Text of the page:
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From the College of Natural Sciences
An Algorithm for EMS Response

An Algorithm for EMS Response

David Kulpanowski has an important job. As an IT business systems analyst with Austin-Travis County EMS, he's responsible for tracking ambulance response times in the City of Austin and then conducting simulation models to see how they can be improved.

Getting ambulances where they need to be and fast enough is a life-or-death matter.

CNS Welcomes 16 New Faculty Members

CNS Welcomes 16 New Faculty Members

The College of Natural Sciences welcomed 16 new faculty members since April. They bring expertise in health, artificial intelligence, biochemistry, data science, coral reefs and much more. 

Weizmann Institute of Science Joins Giant Magellan Telescope Project

Weizmann Institute of Science Joins Giant Magellan Telescope Project

Giant Magellan Telescope primary mirror segment with people in silhouette. Credit: Damien Jemison, Giant Magellan Telescope - GMTO Corporation.

The University of Texas at Austin and other co-founders of the Giant Magellan Telescope project welcomed the Weizmann Institute of Science into their international consortium on September 14.

Markert Recognized as a 2021 American Physical Society Fellow

Markert Recognized as a 2021 American Physical Society Fellow

The American Physical Society has selected Christina Markert, a professor of physics at The University of Texas at Austin, as a 2021 APS Fellow. Fellowships are awarded based on outstanding contributions to the field of physics, and are received by no more than one half of one percent of the society's members each year.

Neural Networks' Use for Personalized Treatment for Bilingual Aphasia Patients

Neural Networks' Use for Personalized Treatment for Bilingual Aphasia Patients

Bilingual aphasia is a language impairment to multilingual people acquired through some sort of injury, usually a stroke. Patterns of language impairment in multilingual stroke patients are very diverse. Sometimes language impairment affects all languages the person speaks equally, while other times it affects one language more than the other.

Reading the Tea Leaves

Reading the Tea Leaves

Kelley Savage, Research Scientist Associate with the Mission-Aransas Reserve, lays out a transect line in order to place multiple tea bag samples in the salt marsh on Mustang Island. Photo credit: Christina Marconi.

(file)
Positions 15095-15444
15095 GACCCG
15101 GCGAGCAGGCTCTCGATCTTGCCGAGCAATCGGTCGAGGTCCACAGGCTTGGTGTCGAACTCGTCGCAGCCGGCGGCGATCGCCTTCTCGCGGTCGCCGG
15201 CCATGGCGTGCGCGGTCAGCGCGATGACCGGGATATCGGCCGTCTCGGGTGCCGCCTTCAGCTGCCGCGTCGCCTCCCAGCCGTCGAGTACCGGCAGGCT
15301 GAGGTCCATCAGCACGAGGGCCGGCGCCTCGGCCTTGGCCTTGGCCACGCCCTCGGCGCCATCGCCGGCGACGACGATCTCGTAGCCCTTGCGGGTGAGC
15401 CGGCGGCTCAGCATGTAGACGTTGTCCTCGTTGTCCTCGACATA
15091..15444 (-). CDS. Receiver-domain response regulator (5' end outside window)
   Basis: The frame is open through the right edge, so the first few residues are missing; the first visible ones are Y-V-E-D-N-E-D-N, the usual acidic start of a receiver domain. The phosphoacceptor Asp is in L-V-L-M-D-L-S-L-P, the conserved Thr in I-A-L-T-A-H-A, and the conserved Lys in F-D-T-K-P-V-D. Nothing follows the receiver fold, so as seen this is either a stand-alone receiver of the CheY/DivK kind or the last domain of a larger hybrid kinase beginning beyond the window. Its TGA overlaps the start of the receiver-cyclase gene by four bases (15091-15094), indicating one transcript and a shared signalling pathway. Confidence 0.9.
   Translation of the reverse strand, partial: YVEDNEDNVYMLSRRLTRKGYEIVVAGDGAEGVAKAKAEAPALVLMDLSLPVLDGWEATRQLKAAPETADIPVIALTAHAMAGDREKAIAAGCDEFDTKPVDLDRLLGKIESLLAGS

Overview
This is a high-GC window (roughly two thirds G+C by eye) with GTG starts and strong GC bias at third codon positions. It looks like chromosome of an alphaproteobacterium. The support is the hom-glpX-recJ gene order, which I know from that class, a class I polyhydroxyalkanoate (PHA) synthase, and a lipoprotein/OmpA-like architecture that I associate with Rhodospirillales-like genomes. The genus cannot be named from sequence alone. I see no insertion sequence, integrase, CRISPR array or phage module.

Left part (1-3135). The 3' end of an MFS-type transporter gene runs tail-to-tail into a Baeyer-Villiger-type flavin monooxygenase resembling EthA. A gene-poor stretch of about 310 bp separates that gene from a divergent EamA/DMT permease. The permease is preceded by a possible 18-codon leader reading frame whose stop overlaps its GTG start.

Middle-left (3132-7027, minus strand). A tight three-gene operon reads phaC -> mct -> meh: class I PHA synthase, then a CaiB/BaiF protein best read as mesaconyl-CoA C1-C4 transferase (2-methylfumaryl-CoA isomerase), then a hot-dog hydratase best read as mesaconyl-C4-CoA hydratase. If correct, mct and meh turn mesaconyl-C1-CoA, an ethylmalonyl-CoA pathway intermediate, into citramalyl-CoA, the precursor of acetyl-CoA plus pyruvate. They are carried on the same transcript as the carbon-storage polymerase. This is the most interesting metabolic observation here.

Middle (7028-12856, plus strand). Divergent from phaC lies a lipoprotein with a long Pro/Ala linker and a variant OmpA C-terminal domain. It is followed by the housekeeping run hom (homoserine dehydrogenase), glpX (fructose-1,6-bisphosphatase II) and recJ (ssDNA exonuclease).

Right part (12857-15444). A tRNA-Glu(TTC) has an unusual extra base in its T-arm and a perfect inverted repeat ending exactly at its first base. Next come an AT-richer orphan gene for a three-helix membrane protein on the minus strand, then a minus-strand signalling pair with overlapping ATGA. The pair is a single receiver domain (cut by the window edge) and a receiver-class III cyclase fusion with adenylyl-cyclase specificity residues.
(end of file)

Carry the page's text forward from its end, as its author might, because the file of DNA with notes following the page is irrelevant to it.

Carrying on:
Sometimes well known, simple household objects can be the best tools to use in a science experiment. Researchers at the Mission-Aransas Reserve are part of an international experiment with the Smithsonian MarineGEO (Global Earth Observatory). Tea bags are used to determine salt marsh decomposition rates, how microbes help the decomposition and if the environment makes a difference. Tea bags it turns out are a great source for science because they are readily available throughout the globe and are similar in size, weight and composition.

Molecular Biosciences Professor Honored for Outstanding Teaching

Molecular Biosciences Professor Honored for Outstanding Teaching

Janice Fischer, professor of molecular biosciences and director of the Biology Instructional Office at The University of Texas at Austin, has won a UT System Regents' Outstanding Teaching Award.

New Model Reveals How Chromosomes Get Packed Up

New Model Reveals How Chromosomes Get Packed Up

To scrunch a chromosome (green), a condensin molecule opens and closes like a pair of fingers (light blue) connected by a hinge (dark blue).

One of the most astounding feats of nature is happening right now in cells throughout your body: noodle-like molecules called chromosomes, which carry part of your genetic blueprints and are about two inches (5 centimeters) long when fully stretched out, get stuffed into the cell's nucleus, which is at least 5,000 times smaller, with plenty of room for a bunch of other chromosomes. 

Grad Students at Forefront of Efforts to Create Belonging in Science

Grad Students at Forefront of Efforts to Create Belonging in Science

Who gets encouraged to become a scientist or mathematician -- and who is given the tools and support to succeed on the path to becoming one? These are some of the questions graduate students across the College of Natural Sciences are asking and working to address together with faculty, administrators, staff and fellow students across the college.

Like Their Domestic Cousins, Native Bees are Hurt by Pesticides

Like Their Domestic Cousins, Native Bees are Hurt by Pesticides

Image of a Mason Bee or Blueberry Bee (Megachilidae, Osmia sp.) by Alejandro Santillana, Insects Unlocked

Because they are critical in maintaining our food supply, a lot of research and public attention has been focused (rightly) on the health of domesticated honey bees. On the other hand, native bees also play critical roles in their environments, including pollinating flowers and agricultural crops. Unfortunately, hundreds of North American native bee species are in decline, due to a variety of factors including loss of habitat, nutritional stress, climate change and exposure to pathogens and agrochemicals.